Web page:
Proinflammatory Cytokine and Chemokine Gene Expression Profiles in Subcutaneous and Visceral Adipose Tissue Depots of Insulin‐Resistant and Insulin‐Sensitive Light Breed Horses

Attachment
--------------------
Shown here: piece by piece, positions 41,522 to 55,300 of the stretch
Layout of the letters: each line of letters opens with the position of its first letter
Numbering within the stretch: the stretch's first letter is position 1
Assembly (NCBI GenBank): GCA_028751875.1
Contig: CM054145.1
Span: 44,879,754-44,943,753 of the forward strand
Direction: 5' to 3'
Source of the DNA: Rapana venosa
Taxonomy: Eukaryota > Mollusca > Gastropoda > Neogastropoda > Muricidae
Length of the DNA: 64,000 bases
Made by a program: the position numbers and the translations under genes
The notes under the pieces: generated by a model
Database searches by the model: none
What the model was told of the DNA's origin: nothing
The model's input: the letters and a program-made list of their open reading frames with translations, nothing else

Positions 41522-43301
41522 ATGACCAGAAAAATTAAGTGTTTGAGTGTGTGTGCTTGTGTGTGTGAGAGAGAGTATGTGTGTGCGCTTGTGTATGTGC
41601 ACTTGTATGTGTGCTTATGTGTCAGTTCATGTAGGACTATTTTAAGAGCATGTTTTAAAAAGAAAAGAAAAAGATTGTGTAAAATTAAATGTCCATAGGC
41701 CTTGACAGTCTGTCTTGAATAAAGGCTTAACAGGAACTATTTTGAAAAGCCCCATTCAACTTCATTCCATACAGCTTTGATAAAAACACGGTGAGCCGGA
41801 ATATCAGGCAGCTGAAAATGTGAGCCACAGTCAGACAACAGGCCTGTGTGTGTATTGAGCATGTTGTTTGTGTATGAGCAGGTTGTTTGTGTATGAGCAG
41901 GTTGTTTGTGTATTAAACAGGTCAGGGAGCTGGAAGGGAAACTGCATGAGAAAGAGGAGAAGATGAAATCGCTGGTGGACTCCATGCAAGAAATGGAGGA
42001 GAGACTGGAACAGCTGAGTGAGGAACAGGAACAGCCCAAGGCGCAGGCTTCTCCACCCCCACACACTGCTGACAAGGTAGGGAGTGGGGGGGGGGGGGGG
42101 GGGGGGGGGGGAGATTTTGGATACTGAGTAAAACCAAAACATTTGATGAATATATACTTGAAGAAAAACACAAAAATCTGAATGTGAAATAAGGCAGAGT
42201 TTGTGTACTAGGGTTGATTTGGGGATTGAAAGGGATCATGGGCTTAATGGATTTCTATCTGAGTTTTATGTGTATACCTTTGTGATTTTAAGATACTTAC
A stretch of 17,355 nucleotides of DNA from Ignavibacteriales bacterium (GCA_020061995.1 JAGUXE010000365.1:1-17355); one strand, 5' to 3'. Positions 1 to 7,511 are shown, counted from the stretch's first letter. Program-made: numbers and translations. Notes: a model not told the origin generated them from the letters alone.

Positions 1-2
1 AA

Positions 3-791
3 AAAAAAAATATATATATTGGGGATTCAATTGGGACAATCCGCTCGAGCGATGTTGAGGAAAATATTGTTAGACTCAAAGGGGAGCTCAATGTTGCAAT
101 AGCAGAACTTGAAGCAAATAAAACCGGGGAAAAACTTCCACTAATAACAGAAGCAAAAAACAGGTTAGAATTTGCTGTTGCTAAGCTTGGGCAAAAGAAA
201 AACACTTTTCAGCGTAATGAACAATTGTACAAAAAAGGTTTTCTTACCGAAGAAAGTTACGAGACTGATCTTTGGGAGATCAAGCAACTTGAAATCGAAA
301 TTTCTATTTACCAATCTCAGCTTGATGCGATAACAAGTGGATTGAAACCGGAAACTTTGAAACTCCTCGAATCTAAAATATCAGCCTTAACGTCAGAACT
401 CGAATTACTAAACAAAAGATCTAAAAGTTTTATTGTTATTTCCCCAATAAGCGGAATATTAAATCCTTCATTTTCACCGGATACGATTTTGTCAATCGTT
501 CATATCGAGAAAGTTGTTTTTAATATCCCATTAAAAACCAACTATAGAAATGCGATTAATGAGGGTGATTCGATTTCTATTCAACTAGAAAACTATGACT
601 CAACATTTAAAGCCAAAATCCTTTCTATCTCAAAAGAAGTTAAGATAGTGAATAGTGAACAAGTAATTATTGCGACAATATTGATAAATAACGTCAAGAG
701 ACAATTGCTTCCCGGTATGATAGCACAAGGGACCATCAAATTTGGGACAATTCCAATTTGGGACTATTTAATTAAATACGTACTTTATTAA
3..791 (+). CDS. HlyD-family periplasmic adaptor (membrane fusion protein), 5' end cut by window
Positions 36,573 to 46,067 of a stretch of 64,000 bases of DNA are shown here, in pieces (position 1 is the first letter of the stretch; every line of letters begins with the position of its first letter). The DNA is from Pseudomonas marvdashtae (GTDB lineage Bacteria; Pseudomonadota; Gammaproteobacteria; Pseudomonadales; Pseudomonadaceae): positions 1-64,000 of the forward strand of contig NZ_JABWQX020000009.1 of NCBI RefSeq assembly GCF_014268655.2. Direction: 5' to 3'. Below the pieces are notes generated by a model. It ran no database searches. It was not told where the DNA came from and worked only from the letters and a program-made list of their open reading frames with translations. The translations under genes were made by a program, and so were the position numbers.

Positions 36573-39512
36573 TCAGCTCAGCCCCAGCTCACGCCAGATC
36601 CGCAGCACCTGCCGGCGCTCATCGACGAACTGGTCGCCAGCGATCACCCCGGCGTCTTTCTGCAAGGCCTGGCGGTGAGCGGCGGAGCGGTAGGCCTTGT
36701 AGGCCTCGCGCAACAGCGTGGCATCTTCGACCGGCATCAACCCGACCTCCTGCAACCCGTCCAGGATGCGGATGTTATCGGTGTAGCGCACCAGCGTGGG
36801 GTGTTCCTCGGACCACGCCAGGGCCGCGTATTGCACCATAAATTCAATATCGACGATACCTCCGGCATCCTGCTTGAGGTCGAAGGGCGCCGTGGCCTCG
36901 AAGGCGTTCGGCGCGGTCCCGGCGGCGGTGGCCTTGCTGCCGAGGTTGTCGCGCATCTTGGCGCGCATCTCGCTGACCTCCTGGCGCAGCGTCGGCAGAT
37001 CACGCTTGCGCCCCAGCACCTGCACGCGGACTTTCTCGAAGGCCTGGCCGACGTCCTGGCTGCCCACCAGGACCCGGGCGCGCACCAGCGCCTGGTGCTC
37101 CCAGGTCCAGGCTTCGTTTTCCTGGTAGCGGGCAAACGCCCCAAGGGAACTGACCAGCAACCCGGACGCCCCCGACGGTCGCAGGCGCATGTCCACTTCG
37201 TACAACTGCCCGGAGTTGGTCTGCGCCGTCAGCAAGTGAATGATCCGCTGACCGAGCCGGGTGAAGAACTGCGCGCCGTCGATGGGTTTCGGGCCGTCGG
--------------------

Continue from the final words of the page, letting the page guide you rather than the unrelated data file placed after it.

Proinflammatory Cytokine and Chemokine Gene Expression Profiles in Subcutaneous and Visceral... Abbreviations : AIRg acute insulin response to glucose EMS equine metabolic syndrome FSIGTT frequently sampled intravenous glucose tolerance test IR insulin resistant IS insulin sensitive RT‐qPCR real‐time quantitative polymerase chain reaction SC subcutaneous SI insulin sensitivity Local expression of inflammatory molecules by adipose tissue depots is reported to play a central role in the onset of local and systemic insulin resistance in the obesity‐related disease metabolic syndrome in both humans and horses. Equine metabolic syndrome (EMS), an increasingly well‐characterized constellation of clinical findings including obesity (particularly regional adiposity), systemic insulin resistance, hyperinsulinemia, dyslipidemia, and increased risk of endocrinopathic laminitis, has been suggested to represent a state of systemic inflammation similar to that reported in humans. Historically, white adipose tissue was considered a relatively metabolically inert tissue that functioned primarily as an energy storage depot. However, since the discovery and description of the adipose tissue‐derived hormone leptin in 1995, white adipose tissue has been increasingly recognized to be not only highly metabolically active, but also endocrinologically important in regulating metabolism. With the development of obesity, adipose tissue is reported to adopt a distinctly inflammatory phenotype, characterized by increased gene expression and secretion of proinflammatory cytokines (tumor necrosis factor‐α [TNF‐α], interleukin‐1β [IL‐1β], and IL‐6) and chemokines. Proinflammatory cytokine and chemokine expression patterns have been shown to be heterogeneous between adipose tissue depots in humans and rodents, with visceral adipose tissue (omental, retroperitoneal, and mesenteric depots) displaying greater gene expression of these substances both in lean individuals and in the setting of genetic and nutritional obesity. Knowledge of these depot‐specific differences has led to the categorization of omental and truncal obesity as a strong risk factor for atherothrombotic cardiovascular disease in obese humans. Although metabolic risk has been documented for obese ponies with prominent regional adiposity (ie, large nuchal ligament adipose tissue accumulation), the relationship of this risk to metabolic activity of the adipose tissue itself has not been reported in horses. Systemic insulin resistance is a defining characteristic of EMS and appears to be strongly linked to laminitis risk in affected animals. Hyperinsulinemia, a common sequel to peripheral insulin resistance in the EMS patient, recently has been shown to precipitate clinical laminitis in ponies without EMS. Therefore, insulin resistance can be considered both a defining marker of EMS and, possibly, as a result of increased insulin concentration, a central mechanism in the pathophysiology of its most important complication, laminitis. Because adipose tissue‐derived inflammatory molecules are reported to play a central role in the onset of insulin resistance, the study reported here was performed to investigate proinflammatory cytokine and chemokine gene expression in different adipose tissue depots and to determine the relationship of inflammatory gene expression patterns in the different depots to systemic insulin resistance in adult light breed horses. Materials and Methods Experimental Animals Light breed mares owned by The Ohio State University College of Veterinary Medicine and housed at the college teaching and research farm were utilized for this project. All mares were group‐housed in a dry lot and fed timothy hay ad libitum (grown and baled on‐site); forage nutrient analysis was not performed, but all mares were fed identically. No clinical evidence of laminitis was observed in any of the animals used for this study. Experimental procedures were performed according to protocols approved by the OSU Institutional Animal Care and Use Committee in accordance with the NIH Guide for the Care and Use of Laboratory Animals. Insulin‐Modified Frequently Sampled Intravenous Glucose Tolerance Testing (FSIGTT) FSIGTT was performed on 20 mares, 12 of which were initially selected for adipose tissue biopsy specimen collection based on FSIGTT results (a power analysis performed before initiation of the study suggested that the number of animals used in this study was appropriate for the measured variables). All tests were performed in April and June 2008. Testing was performed as reported previously by Pratt et al. Briefly, IV catheters were placed in the right and left external jugular veins of each horse after aseptic preparation and subcutaneous (SC) infiltration of the sites with local anesthetic. One catheter was designated for medication administration, and one was designated for blood collection. The horses were confined in stalls overnight after catheter placement to minimize the effect of stress on test results. Blood initially was collected for baseline measurement of plasma insulin and glucose concentrations, followed by administration of a dose of 50% dextrose (300 mg/kg IV, approximately 300 mL, administered over 2–3 minutes). Completion of this infusion marked time ( t ) = 0. Blood samples (approximately 6–8 mL/time point) were collected in EDTA for measurement of insulin and glucose concentrations at 0, 1, 2, 3, 4, 5, 6, 7, 8, 9, 10, 12, 14, 16, and 19 minutes postdextrose infusion. A dose of regular insulin (0.1 IU/kg IV) was administered at t = 20 minutes, and additional blood samples were collected at 22, 24, 26, 30, 35, 40, 50, 60, 70, 80, 90, 100, 120, 150, and 180 minutes postdextrose infusion. After completion of sampling, the catheters were removed and the animals returned to the herd. Insulin concentrations were determined by a commercially available radioimmunoassay validated previously for horses, and glucose concentrations were analyzed with a colorimetric assay. Insulin and glucose data were analyzed by minimal model parameters, and the calculated insulin sensitivity (SI; L/min/mU) was used to categorize each horse as insulin resistant (IR; SI < 1.0 L/min/mU) or insulin sensitive (IS; SI > 1.5 L/min/mU). Based on the SI results, 12 of the 20 tested mares (6 IR and 6 IS) were selected to undergo adipose tissue biopsy specimen collection. Adipose Tissue Biopsy Specimen Collection All biopsy specimen collections were performed in July 2008. Horses were transported to the OSU Veterinary Teaching Hospital, weighed upon arrival, and housed individually in box stalls with access to timothy hay, water, and a trace mineral block ad libitum. A physical examination was performed on each horse upon arrival, and morphometric parameters were recorded (neck circumference, girth circumference, ultrasonographic retroperitoneal fat thickness at the umbilicus). All animals were considered healthy based on results of physical examination, CBC, and serum biochemical analysis performed on the day of arrival. Evidence of chronic pyometra, however, was detected in 1 IR mare during hospitalization, and data from this mare therefore were excluded from the final analysis. An acclimation period of 48 hours was observed before biopsy specimen collection. On the day of biopsy specimen collection, a 14 G IV catheter was aseptically inserted in the left external jugular vein for the purposes of sample collection and induction and maintenance of general anesthesia. A pulmonary artery catheter was aseptically inserted via the right external jugular vein for use in collecting blood gas data for a separate study. A tetanus toxoid booster was administered in the left cervical muscle before biopsy specimen collection, and sulfamethoxazole‐trimethoprim (15 mg/kg PO q12h) and phenylbutazone (1 g PO q12h) were administered to each animal (continued for 5 days after biopsy specimen collection). After sedation with xylazine (0.5 mg/kg IV), general anesthesia was induced with ketamine (2.2 mg/kg IV) and diazepam (0.1 mg/kg IV) and maintained with guiafenesin ‐based total IV anesthesia (guiafenesin 5%; xylazine 0.05%; ketamine 0.2%; 1–2 mL/kg/h). All mares were orotracheally intubated, and positive‐pressure ventilation was initiated and maintained with 100% oxygen for the duration of the procedure (approximately 30 minutes). Incisional biopsy specimens of nuchal crest and tail head adipose tissue were collected (∼3 g tissue) with the animal in lateral recumbency after aseptic preparation of the biopsy specimens sites with chlorhexidine surgical scrub and isopropyl alcohol ; incisions were closed in a single layer with 0 polydioxanone monofilament suture material in a simple continuous pattern. Each horse then was placed on a padded surgical table in dorsal recumbency and moved into a surgical suite; the abdomen was aseptically prepared and draped for ventral midline celiotomy. A small ventral midline abdominal incision was created (∼8 cm in length), and adipose tissue biopsy specimens (∼3 g each) were collected from the margins of the incision (retroperitoneal adipose tissue), the mesocolon of the descending colon (mesenteric adipose tissue), and the omentum. The abdominal incision was closed in 2 layers: the linea alba was apposed with 2 polyglactin 910 in a simple continuous pattern, and the skin was apposed with 0 polydioxanone in a simple continuous pattern. Horses then were allowed to recover from general anesthesia and returned to box stalls. All mares remained hospitalized for 10 days after biopsy specimen collection, during which time they were continuously monitored for incisional and other complications. After this period, all mares were returned to the teaching herd. Sutures were removed manually from the nuchal ligament and tail head incisions 14 days after biopsy specimen collection; sutures were not removed from the abdominal incisions. A portion of each adipose tissue biopsy specimen was flash‐frozen in liquid nitrogen at the time of collection and stored at −80°C for later analysis by real‐time quantitative polymerase chain reaction (RT‐qPCR); the remainder was fixed in neutral buffered formalin and paraffin embedded. RNA Isolation, cDNA Synthesis, and RT‐qPCR Homogenates were made from each adipose tissue sample (1.0–1.5 g) with a tissue disruptor, and total RNA was extracted by a modified Trizol method. cDNA was synthesized from total RNA from each sample (after DNAse treatment ) via reverse transcription (Retroscript ) and stored at −20°C until used for RT‐qPCR analysis. A thermocycler (Roche 480 ) was used to perform RT‐qPCR. Amplification was quantified against external standards using fluorescent format for SYBR Green I as described previously. Primers for TNF‐α, IL‐1β, IL‐6, plasminogen activator inhibitor‐1 (PAI‐1), monocyte chemoattractant protein‐1 (MCP‐1), and the housekeeping genes (β‐actin and β 2 ‐microglobulin) were designed against equine‐specific gene sequences (exon sequences) by computer programs as described previously and were used for amplification of the respective genes of interest. Standard curves for quantification of transcript in adipose tissue samples were generated with serial dilutions of a linearized vector containing an insert of each amplified cDNA fragment. Data Analysis RT‐qPCR data from housekeeping genes (β‐actin and β 2 ‐microglobulin) were entered into a computer program to test each gene's quality as a housekeeping gene for equine adipose tissue. Because both genes were determined to be satisfactory by the program, a geometric mean was obtained from the 2 genes' data in order to generate a normalization factor for gene expression from each adipose tissue sample. Gene expression data from the genes of interest then were normalized using this factor for each individual tissue. Data analysis was performed by a statistical software program. Morphometric and gene expression data were assessed for normality by the Shapiro‐Wilk and D'Agostino and Pearson's omnibus normality tests. Morphometric data were analyzed with a Student's t ‐test; gene expression data (or log transforms of nonnormal data) were subjected to 2‐way analysis of variance with repetition on 1 factor (depot) followed by Bonferroni's posttest. Correlation analyses (Pearson's rank‐correlation test) were performed to identify relationships between morphometric parameters and nuchal ligament cytokine gene expression. Statistical significance was accepted at P < .05. Results Differences in age, body weight, body condition score, neck circumference, girth circumference, retroperitoneal adipose tissue thickness, or basal insulin concentration between the IR and IS groups were not detected ( Table 1 ). Subjectively, the omental adipose tissue depot of all horses appeared grossly small at laparotomy. Of the parameters evaluated, the only statistically significant difference between the groups was peripheral SI (IR group, SI = 0.58 ± 0.31 × 10 −4 L/min/mU, n = 5; IS group, SI = 2.59 ± 1.21 × 10 −4 L/min/mU, n = 6; P = .008). No statistically significant difference was observed in acute insulin response to glucose (AIRg) between the groups (IR, AIRg = 821.8 ± 585.8 mU/L/min; IS, AIRg = 394.2 ± 162.4 mU/L/min; P = .18). No correlation was observed between basal insulin concentration and SI ( P = .28). 1 Morphometric characteristics of insulin‐resistant (IR) and insulin‐sensitive (IS) light breed mares from which adipose tissue biopsies were collected (mean ± SD). Group Age (years) Body Weight (lb) Body Condition Score (1–9) Neck Circumference (cm) Girth Circumference (cm) Retroperitoneal Fat Thickness (cm) Basal Insulin Concentration (mIU/L) IR (n = 5) 16.8 ± 4.5 1,122 ± 56 7.2 ± 0.7 90.1 ± 4.2 186.3 ± 4.3 3.0 ± 0.9 22.9 ± 9.9 IS (n = 6) 10.8 ± 7.2 1,193 ± 133 6.75 ± 1.6 93.2 ± 3.1 189.1 ± 6.4 2.7 ± 1.7 15.5 ± 11.9 a Thickness of the retroperitoneal adipose tissue measured ultrasonographically at the level of the umbilicus with a 7.5 mHz linear array probe. The average of 5 measurements was recorded for each horse. No statistically significant effect of SI status on concentrations of mRNA coding for TNF‐α ( P = .29), IL‐1β ( P = .80), IL‐6 ( P = .93), MCP‐1 ( P = .23), or PAI‐1 ( P = .72) was noted within each adipose tissue depot ( Fig 1 ). However, a significant difference in gene expression among depots was observed, with higher concentrations of IL‐6 ( P = .004) and IL‐1β ( P = .0005) mRNA measured in nuchal ligament adipose tissue compared with other depots ( Fig 2 ). No differences in gene expression of TNF‐α ( P = .97), MCP‐1 ( P = .14), or PAI‐1 ( P = .07) were observed among depots ( Fig 2 ). 1 Gene expression of IL‐1β, IL‐6, TNF‐α, MCP‐1, and PAI‐1 by adipose tissue depot. Data from IR and IS groups have been stratified for each depot. No statistically significant differences in gene expression were observed between IR and IS groups for each depot. Prominent individual variability in gene expression was noted in IR and IS animals. OM, omental; RET, retroperitoneal; NUC, nuchal ligament; MES, mesocolonic; TAIL, tail head; TNF‐α, tumor necrosis factor‐α; IL, interleukin; PAI‐1, plasminogen activator inhibitor‐1; MCP‐1, monocyte chemoattractant protein‐1; IR, insulin resistant; IS, insulin sensitive. 2 Gene expression of IL‐1β, IL‐6, TNF‐α, MCP‐1, and PAI‐1 by adipose tissue depot. Data from IR and IS groups have been pooled for each depot. Expression of IL‐1β and IL‐6 is significantly higher in the nuchal ligament adipose tissue depot (*); no other statistically significant differences were observed. OMEN, omental; RETRO, retroperitoneal; NUCHAL, nuchal ligament; MESEN, mesocolonic; TAIL, tail head; TNF‐α, tumor necrosis factor‐α; IL, interleukin; PAI‐1, plasminogen activator inhibitor‐1; MCP‐1, monocyte chemoattractant protein‐1; IR, insulin resistant; IS, insulin sensitive. There was a significant correlation between the expression of IL‐1β and IL‐6 in the nuchal ligament ( r = 0.76; P = .006). However, there was no statistically significant correlation between IL‐1β or IL‐6 expression and mean neck circumference (IL‐1β: r = 0.24, P = .48; IL‐6: r = 0.31, P = .36), body condition score (IL‐1β: r =− 0.10, P = .76; IL‐6: r = 0.11, P = .74), and body weight (IL‐1β: r = 0.08, P = .82; IL‐6: r = 0.15, P = .64). Discussion The study described here compares proinflammatory gene expression profiles of multiple visceral and SC adipose tissue depots of light breed horses. The results suggest that the visceral adipose tissue depots of the adult horse do not have greater expression of genes encoding inflammatory cytokines when compared with SC adipose tissue depots, a finding that differs substantially from observations made in other species. Omental adipose tissue, which has been reported to be the primary depot undergoing inflammatory signaling in obese humans and laboratory animals, and where fat accumulation reportedly correlates closely with cardiovascular disease risk in obese humans, does not appear to display a greater inflammatory gene expression profile than other adipose tissue depots in the adult horse. EMS has emerged in recent years as a substantial risk factor for development of endocrinopathic laminitis in horses and ponies. Whereas systemic insulin resistance, increased adiposity (particularly regional adiposity), hyperinsulinemia, and dyslipidemia characterize the syndrome as it is currently accepted, only insulin resistance has thus far been identified as an independent risk factor for laminitis and directly involved in its pathogenesis. The horses used in this study displayed no physical evidence of prior bouts of laminitis; neither did they have prominent nuchal ligament adipose tissue deposits. These findings suggest that these subjects should not be categorized as having EMS per se. However, because insulin resistance may be the component of EMS most directly associated with laminitis risk, its relationship to proinflammatory cytokine and chemokine gene expression within the adipose tissue was investigated. In humans and experimental rodent models of obesity, adipose tissue (particularly visceral depots) expresses higher concentrations of TNF‐α, IL‐1β, IL‐6, and other proinflammatory cytokines and chemokines in peripherally IR individuals than in those that are IS. Interestingly, the data from the present study do not identify any differences in adipose tissue inflammatory gene expression between depots from IR and those from IS horses of similar body condition scores (all animals being overweight). However, differences in IL‐1β and IL‐6 gene expression among adipose tissue depots were statistically significant, suggesting that the nuchal crest is a more active depot. The lack of an observed effect of peripheral SI on proinflammatory gene expression within a specific depot suggests that the differences noted among depots may be associated with other factors related to obesity. An important confounder in the interpretation of these results is the fact that all of the horses sampled were either overweight or obese according to a widely used body condition scoring system. In several studies of horses, investigators have demonstrated positive correlations between body condition score and peripheral insulin resistance, plasma basal insulin concentration, plasma leptin concentration, proinflammatory cytokine gene expression, and protein concentration in peripheral blood, and risk of laminitis. Negative correlations have been suggested between body condition score and plasma adiponectin concentration in horses, a finding in keeping with this adipokine's reported anti‐inflammatory and cardioprotective value in the setting of human metabolic syndrome. In humans, it is well recognized that obese individuals often are IR. In fact, body mass index and insulin resistance each have been interpreted as proxies for the other in certain assessments of cardiometabolic risk. However, the existence of peripherally IS obese individuals is difficult to explain in this setting. McLaughlin and colleagues recently reported that although, predictably, obesity was more prevalent in a cohort of IR individuals (34%) than lean body composition (16%), obesity and insulin resistance did not make equivalent contributions to combined cardiovascular disease risk in their risk‐assessment model. Their data reinforce the concept that although body mass index and insulin resistance are related, they are not synonymous and contribute independently to cardiovascular risk. Obesity and insulin resistance clearly are correlated in humans and horses, but their respective contributions to subsequent pathology cannot be assumed to be equal. Furthermore, the recent description of a “metabolically healthy but obese” phenotype in several human study populations, in which obesity is notably not accompanied by insulin resistance, hyperglycemia, dyslipidemia, or an increased risk of cardiovascular disease, suggests uncoupling of obesity and metabolic risk in a substantial proportion of individuals. For example, a recent large survey of humans identified 31.7% of obese adults as “metabolically healthy” and 23.5% of lean adults as “metabolically abnormal.” Additionally, very recent work in mice identifies a candidate gene, Brd2, as a molecular link between obesity and insulin resistance. Brd2 knockout mice develop severe obesity and hyperinsulinemia, but they display enhanced glucose tolerance, decreased adipose tissue macrophage infiltration, and increased plasma concentrations of adiponectin. Furthermore, these mice displayed evidence of enhanced expression of proinflammatory cytokines that appeared unrelated to their systemic SI or the degree of adipose tissue macrophage infiltration. Thus, examples from multiple species have weakened the assertion that obesity and insulin resistance are inexorably related. This information may in part explain why a relationship between insulin resistance and gene expression was not identified in this study and why evidence of increased nuchal ligament inflammatory mediator expression was noted in all mares. Therefore, adiposity may factor more importantly in EMS and endocrinopathic laminitis risk than solely through its association with insulin resistance. To further test this possibility, lean cohorts of animals should be included in similar studies in the future to assess whether inflammatory signaling occurs with obesity in the horse regardless of SI. University‐owned mares were an attractive source population for the study reported here because of their ready availability and standardized, uniform management (feeding, housing, and preventive medicine). However, sex influences on both peripheral SI and biological behavior of the adipose tissue have been noted in horses and humans. Additionally, data exist to support the contention that mares have an increased risk of (all‐cause) laminitis than do stallions or geldings, implicating an influence of sex on the most concerning complication of equine obesity. We recognize this influence as a confounder to the interpretation of our results and acknowledge that the data reported here may not be representative of what might be noted in a population of horses including both sexes (intact and altered). An important finding of this study, that nuchal crest fat appears to be the most reactive fat depot (with respect to inflammatory signaling) in the horse, complements clinical findings of previous investigators who have identified the accumulation of nuchal crest adipose tissue as a risk factor for laminitis associated with equine obesity (global, regional, or both). Frank et al reported that obese horses with insulin resistance had greater mean neck circumference scores than nonobese mares, relating this morphologic change with the SI status and body condition of the horse. Accumulation of nuchal ligament adipose tissue has further been shown to have predictive value in assessing risk of pasture‐associated laminitis in multiple cohorts of ponies, with ponies that have larger neck crests being at greater risk for developing the condition. Thus, our finding of unique biological behavior of nuchal crest fat when compared with other depots supports an accumulating body of evidence that the morphology of the nuchal crest changes in the setting of EMS and is correlated with clinical signs of the disease. In conclusion, the current study does not support a direct relationship between the degree of insulin resistance and inflammatory mediator gene expression by adipose tissue in chronically obese horses, suggesting that other factors besides insulin resistance may mark risk for laminar injury in the obese horse. Additionally, the results of the current study indicate that the nuchal ligament adipose depot, rather than visceral adipose depots, may be more important pathophysiologically in the horse. This finding not only fits well with the clinical case at risk of laminitis with enlarged nuchal adipose deposits (ie, a “cresty neck”), but also indicates that it may be possible to focus future adipobiology studies in horses on nuchal ligament tissue biopsy specimens (versus obtaining abdominal or tail head samples). Additional study will be required to determine the role of the adipose tissue in EMS, including the link between changes in the adipose tissue and laminitis and its potential as a therapeutic target in animals at risk of EMS‐associated laminitis. Footnotes a Abbocath 14 G, Abbott Medical Health, Abbott Park, IL b Dextrose 50%, Vedco, St Joseph, MO c BD Vacutainer K 2 EDTA tubes, BD (Becton Dickinson), Franklin Lakes, NJ d Humulin R, Eli Lily and Company, Indianapolis, IN e Coat‐A‐Count insulin RIA, Siemens Medical Solutions Diagnostics, Los Angeles, CA f Thermo‐Trace Ltd, Melbourne, Australia g Tetanus toxoid, Fort Dodge Animal Health/Wyeth, Madison, NJ h Sulfamethoxazole‐trimethoprim 960 mg tablets, Mutual Pharmaceutical Co Inc, Philadelphia, PA i Phenylzone Paste, Schering Plough Animal Health, Union, NJ j Xylazine HCl, 100 mg/mL, IVX Animal Health Inc, St Joseph, MO k Ketaset, Fort Dodge Animal Health/Wyeth l Diazepam Inj, 5 mg/mL, Abbott Laboratories m Guifenesin 5%, Butler Animal Health Supply, Dublin, OH n Chlorhexidine 2% surgical scrub, First Priority Inc, Elgin, IL o Isopropyl alcohol 70%, Butler Animal Health Supply p PDS, Ethicon Inc, Somerville, NJ q Vicryl, Ethicon Inc r Tissue‐Ruptor, Qiagen, Valencia, CA s DNAse I, Thermo Fisher Scientific Inc, Rockford, IL t Retroscript, Ambion Inc, Austin, TX u Roche 480, Roche Applied Science, Indianapolis, IN v TOPO TA Cloning Kit, Invitrogen, Carlsbad, CA w geNorm, Ghent University, Ghent, Belgium x GraphPad Prism 5, GraphPad Software, La Jolla, CA Acknowledgments This work was supported by a grant from the American Quarter Horse Association. The authors acknowledge the following individuals for their assistance with this project: Dr Nicholas Frank and Sarah Elliot (University of Tennessee) for provision of the RNA extraction protocol; Drs Turi Aarnes and Yukie Ueyama for anesthesia support; Drs Britta Leise, Rafael Faleiros, Jarred Williams, Ms Cailing Yin, and Drs Kelly Welin and Trina Westerman for assistance with biopsy specimen collection; and Ms Mauria Watts for critical review of the manuscript. http://www.deepdyve.com/assets/images/DeepDyve-Logo-lg.png Journal of Veterinary Internal Medicine Wiley